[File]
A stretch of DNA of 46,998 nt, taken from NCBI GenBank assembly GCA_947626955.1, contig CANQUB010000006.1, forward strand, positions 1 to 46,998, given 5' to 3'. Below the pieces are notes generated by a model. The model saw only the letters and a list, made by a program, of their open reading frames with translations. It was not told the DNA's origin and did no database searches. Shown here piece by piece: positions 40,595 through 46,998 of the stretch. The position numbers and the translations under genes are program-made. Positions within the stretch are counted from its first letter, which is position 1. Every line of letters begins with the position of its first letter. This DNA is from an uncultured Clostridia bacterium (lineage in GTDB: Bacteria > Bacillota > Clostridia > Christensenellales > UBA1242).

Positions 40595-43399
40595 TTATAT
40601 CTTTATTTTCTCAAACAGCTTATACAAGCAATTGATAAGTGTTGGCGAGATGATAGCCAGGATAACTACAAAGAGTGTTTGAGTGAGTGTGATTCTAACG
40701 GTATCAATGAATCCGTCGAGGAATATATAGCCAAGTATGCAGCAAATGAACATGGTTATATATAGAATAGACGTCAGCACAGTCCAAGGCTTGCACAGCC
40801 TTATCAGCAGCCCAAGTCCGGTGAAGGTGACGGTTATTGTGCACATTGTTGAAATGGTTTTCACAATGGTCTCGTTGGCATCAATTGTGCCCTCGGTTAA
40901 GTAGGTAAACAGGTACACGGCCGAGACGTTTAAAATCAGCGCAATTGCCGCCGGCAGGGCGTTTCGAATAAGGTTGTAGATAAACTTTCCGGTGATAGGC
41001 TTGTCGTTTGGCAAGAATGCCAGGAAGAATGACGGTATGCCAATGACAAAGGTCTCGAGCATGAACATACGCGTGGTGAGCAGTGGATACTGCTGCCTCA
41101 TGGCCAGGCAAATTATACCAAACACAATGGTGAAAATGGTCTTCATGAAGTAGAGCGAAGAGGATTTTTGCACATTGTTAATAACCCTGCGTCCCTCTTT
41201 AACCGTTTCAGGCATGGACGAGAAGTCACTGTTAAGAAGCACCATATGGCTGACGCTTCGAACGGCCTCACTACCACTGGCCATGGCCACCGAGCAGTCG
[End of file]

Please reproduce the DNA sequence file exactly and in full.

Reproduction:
A stretch of DNA of 46,998 nt, taken from NCBI GenBank assembly GCA_947626955.1, contig CANQUB010000006.1, forward strand, positions 1 to 46,998, given 5' to 3'. Below the pieces are notes generated by a model. The model saw only the letters and a list, made by a program, of their open reading frames with translations. It was not told the DNA's origin and did no database searches. Shown here piece by piece: positions 40,595 through 46,998 of the stretch. The position numbers and the translations under genes are program-made. Positions within the stretch are counted from its first letter, which is position 1. Every line of letters begins with the position of its first letter. This DNA is from an uncultured Clostridia bacterium (lineage in GTDB: Bacteria > Bacillota > Clostridia > Christensenellales > UBA1242).

Positions 40595-43399
40595 TTATAT
40601 CTTTATTTTCTCAAACAGCTTATACAAGCAATTGATAAGTGTTGGCGAGATGATAGCCAGGATAACTACAAAGAGTGTTTGAGTGAGTGTGATTCTAACG
40701 GTATCAATGAATCCGTCGAGGAATATATAGCCAAGTATGCAGCAAATGAACATGGTTATATATAGAATAGACGTCAGCACAGTCCAAGGCTTGCACAGCC
40801 TTATCAGCAGCCCAAGTCCGGTGAAGGTGACGGTTATTGTGCACATTGTTGAAATGGTTTTCACAATGGTCTCGTTGGCATCAATTGTGCCCTCGGTTAA
40901 GTAGGTAAACAGGTACACGGCCGAGACGTTTAAAATCAGCGCAATTGCCGCCGGCAGGGCGTTTCGAATAAGGTTGTAGATAAACTTTCCGGTGATAGGC
41001 TTGTCGTTTGGCAAGAATGCCAGGAAGAATGACGGTATGCCAATGACAAAGGTCTCGAGCATGAACATACGCGTGGTGAGCAGTGGATACTGCTGCCTCA
41101 TGGCCAGGCAAATTATACCAAACACAATGGTGAAAATGGTCTTCATGAAGTAGAGCGAAGAGGATTTTTGCACATTGTTAATAACCCTGCGTCCCTCTTT
41201 AACCGTTTCAGGCATGGACGAGAAGTCACTGTTAAGAAGCACCATATGGCTGACGCTTCGAACGGCCTCACTACCACTGGCCATGGCCACCGAGCAGTCG